The game may appear to be a platformer, but honestly the platforming takes a back seat to the puzzle structure of the game. Each block has a different ability. Whether it be how the block moves, what the block can do, or the shape of the block, each block when paired with another can overcome different obstacles. One block may act as a floatation device, while another can be a trampoiline of sorts. You can line up blocks to act as stepping stones for other blocks that can not jump high. And so on and so forth. You are able to seamlessly switch between blocks at ease, so the flow of the game is never broken.

There are quite a few stages, but each seems to be over way too quickly, leaving you wishing they fleshed the game out more, since it really is a fun and unique idea for this genre. Hopefully we get a sequel to this one day, with maybe a little stronger emphasis on the platforming.

Visually, the game is about as simple as you can get in design. Everything is block based. And the colors are simple. The only thing I saw that really stood out was the nice use of lighting and shadows in a 2D world.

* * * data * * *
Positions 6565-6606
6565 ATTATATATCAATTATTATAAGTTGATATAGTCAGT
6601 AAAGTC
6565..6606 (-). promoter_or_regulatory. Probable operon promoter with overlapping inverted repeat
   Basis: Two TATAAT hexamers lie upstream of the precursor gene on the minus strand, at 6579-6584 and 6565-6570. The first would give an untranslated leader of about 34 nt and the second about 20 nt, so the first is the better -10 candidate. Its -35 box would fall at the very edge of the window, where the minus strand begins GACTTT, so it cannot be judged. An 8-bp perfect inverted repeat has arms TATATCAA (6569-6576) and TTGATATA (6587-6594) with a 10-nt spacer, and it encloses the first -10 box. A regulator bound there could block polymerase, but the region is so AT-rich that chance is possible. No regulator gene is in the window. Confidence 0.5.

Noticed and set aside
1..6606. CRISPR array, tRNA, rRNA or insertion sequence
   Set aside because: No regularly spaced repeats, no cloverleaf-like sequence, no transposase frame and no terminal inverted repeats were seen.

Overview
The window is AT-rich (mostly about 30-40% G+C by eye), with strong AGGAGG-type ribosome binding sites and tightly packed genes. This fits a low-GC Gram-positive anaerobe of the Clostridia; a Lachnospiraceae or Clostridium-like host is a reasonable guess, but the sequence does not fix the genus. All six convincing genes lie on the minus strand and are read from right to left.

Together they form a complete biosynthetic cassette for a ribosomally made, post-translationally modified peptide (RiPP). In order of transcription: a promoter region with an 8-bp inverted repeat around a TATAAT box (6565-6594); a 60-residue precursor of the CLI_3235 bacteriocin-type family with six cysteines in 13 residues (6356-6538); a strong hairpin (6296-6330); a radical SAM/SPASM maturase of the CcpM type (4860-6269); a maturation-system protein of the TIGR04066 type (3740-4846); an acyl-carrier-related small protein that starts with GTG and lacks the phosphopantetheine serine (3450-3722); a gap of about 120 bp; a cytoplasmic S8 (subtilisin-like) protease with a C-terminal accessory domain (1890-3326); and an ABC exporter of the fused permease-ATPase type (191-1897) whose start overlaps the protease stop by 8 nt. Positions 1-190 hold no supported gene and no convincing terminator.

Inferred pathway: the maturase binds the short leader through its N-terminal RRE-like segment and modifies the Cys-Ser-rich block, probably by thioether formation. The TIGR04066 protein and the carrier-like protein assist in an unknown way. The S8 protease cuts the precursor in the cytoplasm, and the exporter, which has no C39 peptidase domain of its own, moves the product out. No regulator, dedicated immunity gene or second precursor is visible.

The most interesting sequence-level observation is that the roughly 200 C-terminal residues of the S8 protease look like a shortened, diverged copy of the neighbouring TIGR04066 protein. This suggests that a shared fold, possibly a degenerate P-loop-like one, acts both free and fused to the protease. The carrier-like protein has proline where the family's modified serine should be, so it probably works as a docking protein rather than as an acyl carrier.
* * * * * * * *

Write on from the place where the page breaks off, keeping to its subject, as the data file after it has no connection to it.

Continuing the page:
- Fun puzzle elements
- Fantastic narration of the game

- Short game
- Platforming is easy
Posted: November 25th, 2013
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53 of 59 people (90%) found this review helpful
663 products in account
87 reviews
3.3 hrs on record
Yes this is a game about squares and rectangles, but it's also so much more than that. The heart and soul of Thomas Was Alone is its story of friendship, learning to believe in yourself, and never settling for just OK. Groan worthy as that may sound, developer and writer Mike Bithell deftly avoids the pretentious and heavy handed pitfalls that have proven to be so easy to fall into, and manages to craft a narrative that is touching, funny, and unquestionably charming from start to finish.